Newfoundland & Labrador
In Newfoundland and Labrador provincial laws do not provide clear guidance on whether interns and students are entitled to health and safety protections. The Occupational Health and Safety Act defines “worker” as “a person engaged in an occupation,” where “occupation” is defined broadly in the regulations as “an employment, business, calling or pursuit. Arguably, interns and students could fall within this broad definition.

Newfoundland and Labrador’s Workplace Health, Safety and Compensation Act more clearly includes interns and students within its scope. The legislation defines the terms “worker” to include apprentices and learners:

“Worker” means… a person who has entered into or works under a contract of service or apprenticeship, written or oral, express or implied, whether by way of manual labour or otherwise, and includes…

(ii) a person who is a learner, although not under a contract of service or apprenticeship, who becomes subject to the hazards of an industry for the purpose of undergoing training or probationary work specified or stipulated by the employer as a preliminary to employment.

Prince Edward Island
In Prince Edward Island provincial laws do not provide clear guidance on whether interns and students are entitled to health and safety protections. The Occupational Health and Safety Act defines “worker” as “a person employed in a workplace” and defines “workplace” as “a place where a worker is or is likely to be engaged in an occupation.”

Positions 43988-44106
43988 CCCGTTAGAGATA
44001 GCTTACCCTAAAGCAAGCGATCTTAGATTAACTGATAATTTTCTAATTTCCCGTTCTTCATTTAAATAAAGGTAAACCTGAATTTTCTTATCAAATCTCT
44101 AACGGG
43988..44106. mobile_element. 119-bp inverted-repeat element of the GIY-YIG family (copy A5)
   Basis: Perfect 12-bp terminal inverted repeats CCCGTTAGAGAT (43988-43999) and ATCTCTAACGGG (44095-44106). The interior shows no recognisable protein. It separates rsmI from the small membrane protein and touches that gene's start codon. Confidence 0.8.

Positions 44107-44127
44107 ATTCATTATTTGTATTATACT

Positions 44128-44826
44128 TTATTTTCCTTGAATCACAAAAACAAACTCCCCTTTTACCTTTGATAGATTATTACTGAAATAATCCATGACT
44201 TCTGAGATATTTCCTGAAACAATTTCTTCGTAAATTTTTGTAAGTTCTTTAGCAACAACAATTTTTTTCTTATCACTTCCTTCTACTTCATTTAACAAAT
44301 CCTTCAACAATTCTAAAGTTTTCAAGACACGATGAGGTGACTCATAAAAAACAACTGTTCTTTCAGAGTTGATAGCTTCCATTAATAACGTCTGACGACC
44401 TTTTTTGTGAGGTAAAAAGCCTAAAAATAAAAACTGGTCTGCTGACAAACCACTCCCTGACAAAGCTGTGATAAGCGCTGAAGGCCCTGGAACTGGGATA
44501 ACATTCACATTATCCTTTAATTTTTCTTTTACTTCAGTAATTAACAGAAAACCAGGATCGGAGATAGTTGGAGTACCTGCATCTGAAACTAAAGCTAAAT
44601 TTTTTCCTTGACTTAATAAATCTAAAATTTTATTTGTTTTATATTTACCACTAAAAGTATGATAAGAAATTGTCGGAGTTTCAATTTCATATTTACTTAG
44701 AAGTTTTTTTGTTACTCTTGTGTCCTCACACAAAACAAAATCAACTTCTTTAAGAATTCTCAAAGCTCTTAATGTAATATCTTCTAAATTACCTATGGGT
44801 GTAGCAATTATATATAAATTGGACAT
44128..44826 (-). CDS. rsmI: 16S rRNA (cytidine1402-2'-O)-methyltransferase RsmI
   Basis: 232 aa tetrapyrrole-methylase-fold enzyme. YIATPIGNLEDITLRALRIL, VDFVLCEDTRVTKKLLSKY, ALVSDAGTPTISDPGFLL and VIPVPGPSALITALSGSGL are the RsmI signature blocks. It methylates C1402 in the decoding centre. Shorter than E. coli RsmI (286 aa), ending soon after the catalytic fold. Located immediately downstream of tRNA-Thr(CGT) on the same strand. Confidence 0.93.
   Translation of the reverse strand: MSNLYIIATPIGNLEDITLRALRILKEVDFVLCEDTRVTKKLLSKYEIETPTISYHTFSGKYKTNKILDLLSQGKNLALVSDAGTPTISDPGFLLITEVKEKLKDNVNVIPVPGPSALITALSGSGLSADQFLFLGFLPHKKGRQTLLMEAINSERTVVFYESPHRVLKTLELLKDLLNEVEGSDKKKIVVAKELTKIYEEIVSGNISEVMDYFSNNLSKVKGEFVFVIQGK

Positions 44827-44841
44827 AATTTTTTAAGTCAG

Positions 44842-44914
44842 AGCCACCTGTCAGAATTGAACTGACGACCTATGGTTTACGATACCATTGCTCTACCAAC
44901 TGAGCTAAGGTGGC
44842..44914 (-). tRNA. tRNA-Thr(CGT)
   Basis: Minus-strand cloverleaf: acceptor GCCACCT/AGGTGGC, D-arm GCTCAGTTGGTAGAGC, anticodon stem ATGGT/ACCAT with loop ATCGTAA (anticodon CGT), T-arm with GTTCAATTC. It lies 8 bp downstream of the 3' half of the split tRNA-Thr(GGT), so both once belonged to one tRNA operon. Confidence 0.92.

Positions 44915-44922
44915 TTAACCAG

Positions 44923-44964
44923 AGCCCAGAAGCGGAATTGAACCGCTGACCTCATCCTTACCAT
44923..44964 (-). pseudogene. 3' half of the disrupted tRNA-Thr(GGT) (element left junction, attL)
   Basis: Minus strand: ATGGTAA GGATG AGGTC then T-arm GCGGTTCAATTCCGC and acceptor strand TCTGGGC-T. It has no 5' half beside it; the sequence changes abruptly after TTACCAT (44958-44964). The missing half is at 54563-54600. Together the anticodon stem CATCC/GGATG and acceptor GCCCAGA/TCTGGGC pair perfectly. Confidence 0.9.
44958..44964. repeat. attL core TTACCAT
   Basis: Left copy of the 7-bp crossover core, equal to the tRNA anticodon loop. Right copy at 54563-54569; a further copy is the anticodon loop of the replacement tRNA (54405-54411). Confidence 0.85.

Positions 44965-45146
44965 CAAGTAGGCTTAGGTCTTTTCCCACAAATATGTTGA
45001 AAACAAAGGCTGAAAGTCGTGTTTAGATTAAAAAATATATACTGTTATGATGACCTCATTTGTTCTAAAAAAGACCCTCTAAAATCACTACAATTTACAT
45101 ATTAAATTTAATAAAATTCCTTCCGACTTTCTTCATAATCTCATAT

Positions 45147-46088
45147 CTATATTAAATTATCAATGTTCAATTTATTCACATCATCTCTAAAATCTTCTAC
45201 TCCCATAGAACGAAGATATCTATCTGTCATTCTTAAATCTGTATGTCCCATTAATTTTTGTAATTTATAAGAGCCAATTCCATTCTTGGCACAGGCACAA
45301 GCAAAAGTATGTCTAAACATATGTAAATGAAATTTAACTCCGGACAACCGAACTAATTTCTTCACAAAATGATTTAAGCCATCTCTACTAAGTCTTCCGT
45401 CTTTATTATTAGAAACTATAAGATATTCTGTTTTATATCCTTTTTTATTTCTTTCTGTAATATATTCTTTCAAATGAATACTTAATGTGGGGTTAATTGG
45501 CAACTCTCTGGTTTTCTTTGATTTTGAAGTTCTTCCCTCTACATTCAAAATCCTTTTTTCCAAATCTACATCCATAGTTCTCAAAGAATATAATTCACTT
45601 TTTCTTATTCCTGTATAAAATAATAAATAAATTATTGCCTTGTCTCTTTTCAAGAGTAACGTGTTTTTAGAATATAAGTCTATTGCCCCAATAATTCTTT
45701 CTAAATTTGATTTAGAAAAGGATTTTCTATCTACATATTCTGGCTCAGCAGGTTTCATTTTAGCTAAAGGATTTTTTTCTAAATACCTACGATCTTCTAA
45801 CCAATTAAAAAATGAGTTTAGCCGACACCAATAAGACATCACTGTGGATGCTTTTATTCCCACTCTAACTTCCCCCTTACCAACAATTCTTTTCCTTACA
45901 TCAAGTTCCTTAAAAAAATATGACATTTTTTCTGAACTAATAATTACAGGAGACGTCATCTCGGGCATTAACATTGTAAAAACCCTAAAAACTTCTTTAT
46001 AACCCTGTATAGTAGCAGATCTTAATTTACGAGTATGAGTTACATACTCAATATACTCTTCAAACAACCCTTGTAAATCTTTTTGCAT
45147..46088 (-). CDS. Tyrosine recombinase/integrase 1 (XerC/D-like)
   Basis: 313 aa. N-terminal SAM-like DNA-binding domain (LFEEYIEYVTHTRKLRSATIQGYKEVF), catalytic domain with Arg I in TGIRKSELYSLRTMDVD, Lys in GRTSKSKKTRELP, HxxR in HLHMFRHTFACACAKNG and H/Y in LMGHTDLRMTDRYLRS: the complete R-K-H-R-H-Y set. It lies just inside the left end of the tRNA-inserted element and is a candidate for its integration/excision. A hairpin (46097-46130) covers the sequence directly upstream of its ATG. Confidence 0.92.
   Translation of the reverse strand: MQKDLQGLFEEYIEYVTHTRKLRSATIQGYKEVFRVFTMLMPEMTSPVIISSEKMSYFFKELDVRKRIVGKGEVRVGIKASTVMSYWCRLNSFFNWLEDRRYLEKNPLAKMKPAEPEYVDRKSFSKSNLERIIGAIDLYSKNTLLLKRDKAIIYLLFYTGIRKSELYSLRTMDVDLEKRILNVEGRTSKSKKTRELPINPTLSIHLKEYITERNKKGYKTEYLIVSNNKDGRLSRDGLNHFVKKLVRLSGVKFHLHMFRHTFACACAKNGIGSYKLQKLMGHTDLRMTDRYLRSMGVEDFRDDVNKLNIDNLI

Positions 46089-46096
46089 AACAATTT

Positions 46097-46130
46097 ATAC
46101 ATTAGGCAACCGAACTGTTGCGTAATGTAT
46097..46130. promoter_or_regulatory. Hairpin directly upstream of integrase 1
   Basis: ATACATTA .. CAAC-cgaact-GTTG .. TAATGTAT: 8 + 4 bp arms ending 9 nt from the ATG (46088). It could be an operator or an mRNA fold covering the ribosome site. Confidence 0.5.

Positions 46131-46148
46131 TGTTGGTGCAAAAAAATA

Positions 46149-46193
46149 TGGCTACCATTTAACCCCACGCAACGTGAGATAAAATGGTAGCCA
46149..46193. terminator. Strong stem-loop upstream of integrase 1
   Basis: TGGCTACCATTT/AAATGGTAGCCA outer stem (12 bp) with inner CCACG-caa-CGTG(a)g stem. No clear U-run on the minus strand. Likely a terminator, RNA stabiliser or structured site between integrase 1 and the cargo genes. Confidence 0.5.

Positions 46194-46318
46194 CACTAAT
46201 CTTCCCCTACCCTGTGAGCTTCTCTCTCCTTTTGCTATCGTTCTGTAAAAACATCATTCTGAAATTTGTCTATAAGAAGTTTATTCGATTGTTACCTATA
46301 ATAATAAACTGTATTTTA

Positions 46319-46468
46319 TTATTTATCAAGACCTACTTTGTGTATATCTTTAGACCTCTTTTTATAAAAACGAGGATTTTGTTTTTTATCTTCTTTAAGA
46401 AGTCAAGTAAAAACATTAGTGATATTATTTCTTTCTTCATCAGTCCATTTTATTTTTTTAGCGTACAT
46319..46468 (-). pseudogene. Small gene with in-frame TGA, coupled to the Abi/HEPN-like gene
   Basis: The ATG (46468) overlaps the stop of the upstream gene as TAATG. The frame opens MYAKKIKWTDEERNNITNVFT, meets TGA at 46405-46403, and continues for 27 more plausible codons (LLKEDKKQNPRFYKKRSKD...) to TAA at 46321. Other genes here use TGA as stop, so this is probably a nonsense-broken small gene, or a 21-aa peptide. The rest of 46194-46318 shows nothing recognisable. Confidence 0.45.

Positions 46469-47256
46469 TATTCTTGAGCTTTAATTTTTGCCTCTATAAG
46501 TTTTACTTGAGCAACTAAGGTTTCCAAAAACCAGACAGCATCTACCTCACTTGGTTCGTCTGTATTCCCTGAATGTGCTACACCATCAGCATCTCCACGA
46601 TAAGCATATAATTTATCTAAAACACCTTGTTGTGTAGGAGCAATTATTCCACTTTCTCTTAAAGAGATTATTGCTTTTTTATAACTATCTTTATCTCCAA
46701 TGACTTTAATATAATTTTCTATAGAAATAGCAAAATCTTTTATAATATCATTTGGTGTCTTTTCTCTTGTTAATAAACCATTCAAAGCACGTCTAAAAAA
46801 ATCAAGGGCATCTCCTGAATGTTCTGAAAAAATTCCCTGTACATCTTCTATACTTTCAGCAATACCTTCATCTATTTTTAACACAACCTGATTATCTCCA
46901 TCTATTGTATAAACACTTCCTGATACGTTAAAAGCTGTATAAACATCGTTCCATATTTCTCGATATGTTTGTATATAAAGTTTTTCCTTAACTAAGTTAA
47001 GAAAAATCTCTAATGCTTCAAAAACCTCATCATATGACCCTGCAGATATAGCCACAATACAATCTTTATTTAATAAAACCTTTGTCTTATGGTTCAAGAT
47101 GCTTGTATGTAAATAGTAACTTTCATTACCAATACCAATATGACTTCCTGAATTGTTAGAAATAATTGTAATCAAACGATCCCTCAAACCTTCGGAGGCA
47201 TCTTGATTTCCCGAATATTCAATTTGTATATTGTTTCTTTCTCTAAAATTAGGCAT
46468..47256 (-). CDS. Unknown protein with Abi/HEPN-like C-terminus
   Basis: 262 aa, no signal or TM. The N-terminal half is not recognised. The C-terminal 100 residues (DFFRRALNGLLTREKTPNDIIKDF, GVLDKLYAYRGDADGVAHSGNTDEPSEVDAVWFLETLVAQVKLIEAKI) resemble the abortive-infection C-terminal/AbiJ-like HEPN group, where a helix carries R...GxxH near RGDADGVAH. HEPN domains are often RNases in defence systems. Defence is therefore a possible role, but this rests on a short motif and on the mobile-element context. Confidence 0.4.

Prince Edward Island’s Workers’ Compensation Act clearly includes interns and students within its scope. The legislation defines “worker” to include apprentices, learners, and students:

“worker” includes (i) a person who enters into or works under a contract of service or apprenticeship, (ii) a learner or student…

“learner” means a person who, although not under a contract of service or apprenticeship, becomes subject to the hazards of an industry within the scope of the Act for the purpose of undergoing training or probationary work as a preliminary to employment

“student” means a person who is pursuing a formal education as a full-time or part-time student and is employed by an employer for the purposes of the employer’s industry, although not as learner or an apprentice

Nova Scotia
In Nova Scotia provincial laws do not provide clear guidance on whether interns and students are entitled to health and safety protections. The Occupational Health and Safety Act defines “employee” as “a person who is employed to do work,” which could arguably include interns and students.

Nova Scotia’s Workers’ Compensation Act clearly includes interns and students within its scope. The legislation defines “worker” to include apprentices, learners, and certain students:

“worker”… includes (i) a person who has entered into or works under a contract of service or apprenticeship, written or oral, express or implied…(iii) a learner, (iv) a student admitted pursuant to Section 6.

“learner” means (i) an apprentice, or (ii) any person who, although not under a contract of service or apprenticeship, becomes subject to the hazards of any industry…for the purpose of undergoing testing, training or probationary work as a preliminary to employment.

6 (1) The Governor in Council, may be order, admit any student of (a) a school as defined in the Education Act; (b) a vocational school, regional vocational school, technical institution, or nay educational facility under the supervision and management of the Minister of Education; or (c) a community college as defined in the Community Colleges Act to the application of this part.

Federal Jurisdiction
This section is currently under construction.